Treating trauma is a complex task. A person can still be manifesting negative behavioural traits as a result of this past trauma even though a significant period of time, even years since a traumatic event has occurred has elapsed. Trauma can develop into Post-Traumatic Stress Disorder or Complex Post-Traumatic Stress Disorder. Childhood trauma refers to children aged 0-6 years old that have been exposed to a traumatic incident.
- Physical or psychological harm with intent
- Domestic violence
- Sexual abuse
- Grief at a sudden loss of a caregiver/parent
We all have our own ways of reconciling trauma in our lives, so something which has had a long lasting effect on one person, may effect another completely differently. Because childhood trauma can have long lasting effects on an adult’s life, family therapy helps create better communication between family members and also assists the addict in releasing the trauma experience in childhood.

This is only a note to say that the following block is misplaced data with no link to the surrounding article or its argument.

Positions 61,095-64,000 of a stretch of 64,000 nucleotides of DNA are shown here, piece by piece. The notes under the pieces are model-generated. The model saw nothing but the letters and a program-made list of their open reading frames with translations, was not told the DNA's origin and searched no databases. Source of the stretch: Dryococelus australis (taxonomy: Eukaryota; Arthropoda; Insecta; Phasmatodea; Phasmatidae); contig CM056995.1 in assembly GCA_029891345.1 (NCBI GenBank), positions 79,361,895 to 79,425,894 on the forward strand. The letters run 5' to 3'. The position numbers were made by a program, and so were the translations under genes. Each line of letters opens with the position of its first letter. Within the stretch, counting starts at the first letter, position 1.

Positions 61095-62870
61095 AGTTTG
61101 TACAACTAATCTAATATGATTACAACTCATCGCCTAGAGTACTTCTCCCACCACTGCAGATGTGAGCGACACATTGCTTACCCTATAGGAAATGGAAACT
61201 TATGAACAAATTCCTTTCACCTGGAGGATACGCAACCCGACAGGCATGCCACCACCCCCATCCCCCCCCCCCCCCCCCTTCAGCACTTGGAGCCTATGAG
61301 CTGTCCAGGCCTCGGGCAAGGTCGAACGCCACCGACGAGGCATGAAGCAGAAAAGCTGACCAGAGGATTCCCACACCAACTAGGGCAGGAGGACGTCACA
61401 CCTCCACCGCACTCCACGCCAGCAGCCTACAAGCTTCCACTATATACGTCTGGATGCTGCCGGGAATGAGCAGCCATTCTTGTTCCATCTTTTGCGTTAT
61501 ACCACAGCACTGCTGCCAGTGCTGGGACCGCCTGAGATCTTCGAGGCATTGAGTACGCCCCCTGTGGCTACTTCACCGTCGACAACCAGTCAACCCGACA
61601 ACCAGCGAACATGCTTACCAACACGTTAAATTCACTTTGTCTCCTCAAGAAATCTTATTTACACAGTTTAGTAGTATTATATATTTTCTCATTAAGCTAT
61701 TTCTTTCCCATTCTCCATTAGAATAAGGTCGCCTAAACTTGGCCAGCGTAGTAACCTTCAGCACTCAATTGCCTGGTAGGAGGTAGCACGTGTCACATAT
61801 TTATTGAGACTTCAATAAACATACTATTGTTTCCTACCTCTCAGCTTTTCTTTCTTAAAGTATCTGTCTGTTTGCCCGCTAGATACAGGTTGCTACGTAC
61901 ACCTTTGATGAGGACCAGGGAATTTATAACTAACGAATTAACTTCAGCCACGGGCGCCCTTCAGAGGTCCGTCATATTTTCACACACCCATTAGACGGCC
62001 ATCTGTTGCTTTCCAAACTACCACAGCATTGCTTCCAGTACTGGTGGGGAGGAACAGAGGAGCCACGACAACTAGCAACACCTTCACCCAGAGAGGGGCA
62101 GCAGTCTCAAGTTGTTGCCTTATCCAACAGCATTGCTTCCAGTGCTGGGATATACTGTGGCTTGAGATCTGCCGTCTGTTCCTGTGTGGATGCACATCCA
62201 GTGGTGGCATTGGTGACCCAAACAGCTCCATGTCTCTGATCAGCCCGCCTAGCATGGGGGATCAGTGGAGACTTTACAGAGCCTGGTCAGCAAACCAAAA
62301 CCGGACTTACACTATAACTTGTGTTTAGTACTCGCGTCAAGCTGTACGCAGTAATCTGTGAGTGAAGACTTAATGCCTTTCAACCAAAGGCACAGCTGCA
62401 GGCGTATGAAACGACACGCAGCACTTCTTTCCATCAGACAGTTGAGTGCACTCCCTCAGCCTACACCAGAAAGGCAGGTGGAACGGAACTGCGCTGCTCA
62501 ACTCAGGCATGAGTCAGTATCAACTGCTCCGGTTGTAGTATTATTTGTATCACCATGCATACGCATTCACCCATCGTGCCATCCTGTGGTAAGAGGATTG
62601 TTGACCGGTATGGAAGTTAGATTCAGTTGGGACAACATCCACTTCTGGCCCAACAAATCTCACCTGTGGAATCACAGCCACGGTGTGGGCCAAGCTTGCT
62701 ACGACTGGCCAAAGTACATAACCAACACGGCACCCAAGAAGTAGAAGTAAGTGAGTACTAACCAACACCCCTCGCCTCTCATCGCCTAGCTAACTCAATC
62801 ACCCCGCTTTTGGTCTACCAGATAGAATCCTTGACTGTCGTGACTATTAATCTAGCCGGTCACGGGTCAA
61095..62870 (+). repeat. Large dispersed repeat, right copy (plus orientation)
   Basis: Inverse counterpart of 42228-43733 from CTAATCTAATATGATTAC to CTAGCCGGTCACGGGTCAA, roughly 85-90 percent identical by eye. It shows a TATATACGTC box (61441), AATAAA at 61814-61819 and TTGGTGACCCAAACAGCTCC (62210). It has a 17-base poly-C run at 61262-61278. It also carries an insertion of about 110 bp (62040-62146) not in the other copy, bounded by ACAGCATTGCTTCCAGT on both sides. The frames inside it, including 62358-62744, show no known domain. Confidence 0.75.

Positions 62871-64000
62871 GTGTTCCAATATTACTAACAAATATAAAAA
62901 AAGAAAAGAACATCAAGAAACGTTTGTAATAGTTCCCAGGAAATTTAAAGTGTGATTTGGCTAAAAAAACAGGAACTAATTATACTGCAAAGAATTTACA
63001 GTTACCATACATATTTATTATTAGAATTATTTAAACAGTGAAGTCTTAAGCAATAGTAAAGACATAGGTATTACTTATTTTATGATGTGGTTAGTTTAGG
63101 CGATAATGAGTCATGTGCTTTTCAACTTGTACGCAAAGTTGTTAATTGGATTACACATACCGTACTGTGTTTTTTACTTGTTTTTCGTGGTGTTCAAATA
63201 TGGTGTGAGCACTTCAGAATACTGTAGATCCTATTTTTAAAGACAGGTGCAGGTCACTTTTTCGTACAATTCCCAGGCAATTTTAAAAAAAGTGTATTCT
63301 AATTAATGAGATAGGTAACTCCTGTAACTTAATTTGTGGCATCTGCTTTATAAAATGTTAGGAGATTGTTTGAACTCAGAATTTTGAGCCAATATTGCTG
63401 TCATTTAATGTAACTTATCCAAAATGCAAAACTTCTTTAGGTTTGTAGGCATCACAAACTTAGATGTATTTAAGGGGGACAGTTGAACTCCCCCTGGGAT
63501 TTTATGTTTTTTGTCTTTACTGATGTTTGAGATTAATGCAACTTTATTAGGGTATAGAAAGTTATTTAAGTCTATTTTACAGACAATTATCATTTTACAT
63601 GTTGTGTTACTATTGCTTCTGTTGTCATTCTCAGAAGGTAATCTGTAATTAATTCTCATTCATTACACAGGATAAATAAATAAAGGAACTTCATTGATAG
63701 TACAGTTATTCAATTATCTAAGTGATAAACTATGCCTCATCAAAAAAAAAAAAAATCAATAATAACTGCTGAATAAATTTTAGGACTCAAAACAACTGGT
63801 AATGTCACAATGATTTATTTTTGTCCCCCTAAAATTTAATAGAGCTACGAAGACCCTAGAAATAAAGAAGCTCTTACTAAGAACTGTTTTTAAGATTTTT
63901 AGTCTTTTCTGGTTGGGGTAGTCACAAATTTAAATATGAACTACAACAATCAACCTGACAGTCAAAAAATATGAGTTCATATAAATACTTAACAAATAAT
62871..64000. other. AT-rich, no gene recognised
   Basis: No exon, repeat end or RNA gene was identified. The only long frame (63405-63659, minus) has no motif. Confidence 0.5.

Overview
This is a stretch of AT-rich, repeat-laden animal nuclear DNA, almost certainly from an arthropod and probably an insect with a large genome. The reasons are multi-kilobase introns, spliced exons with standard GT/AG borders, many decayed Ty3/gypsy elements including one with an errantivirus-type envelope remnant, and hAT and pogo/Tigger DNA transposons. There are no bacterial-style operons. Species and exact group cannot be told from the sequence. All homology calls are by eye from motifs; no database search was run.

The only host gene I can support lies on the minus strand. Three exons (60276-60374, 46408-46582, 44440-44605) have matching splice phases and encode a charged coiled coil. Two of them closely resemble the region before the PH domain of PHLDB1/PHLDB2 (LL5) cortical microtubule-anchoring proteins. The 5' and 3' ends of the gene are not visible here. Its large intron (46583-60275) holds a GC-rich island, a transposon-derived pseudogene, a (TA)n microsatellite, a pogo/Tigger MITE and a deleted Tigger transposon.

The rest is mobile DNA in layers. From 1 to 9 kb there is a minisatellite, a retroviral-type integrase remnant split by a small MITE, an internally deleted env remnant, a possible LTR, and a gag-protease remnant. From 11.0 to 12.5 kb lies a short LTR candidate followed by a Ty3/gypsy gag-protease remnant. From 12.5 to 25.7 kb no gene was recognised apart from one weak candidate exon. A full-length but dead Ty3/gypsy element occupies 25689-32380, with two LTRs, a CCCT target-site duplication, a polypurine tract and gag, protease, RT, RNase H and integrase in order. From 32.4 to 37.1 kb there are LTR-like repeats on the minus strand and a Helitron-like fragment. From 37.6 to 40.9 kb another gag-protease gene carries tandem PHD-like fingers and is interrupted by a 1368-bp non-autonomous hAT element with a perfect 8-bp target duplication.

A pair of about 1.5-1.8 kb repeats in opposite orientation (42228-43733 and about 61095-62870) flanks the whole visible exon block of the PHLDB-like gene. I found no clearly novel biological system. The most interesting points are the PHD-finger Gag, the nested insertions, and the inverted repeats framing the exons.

Adult children of alcoholics are especially at risk as they have been exposed to substance use disorders at a young age and are far more likely to develop similar traits in later life. This dysfunctional family unit’s structure only causes more stress and trauma to a person in recovery and it is important to seek professional guidance as early on as possible.
The real goal is to enable a person struggling with the disorder to resolve their trauma and reintegrate into society, contributing in a meaningful way. There are often co-dependant relationships at play in these family dynamics. Co-dependency and addiction manifest often as trauma and addiction. As an adult, the person is now not able to handle stressful interpersonal relationships based on an untrue belief system and dysfunctional coping skills.
If you need any more information about co-dependancy, addiction, trauma or would like to speak to a counsellor, please contact Recovery Direct on 079 235 7415 . Recovery Direct is South Africa’s most advanced addiction treatment programme.
Once trauma is brought into consciousness, the accompanying substance abuse is tackled as a symptom and not the problem.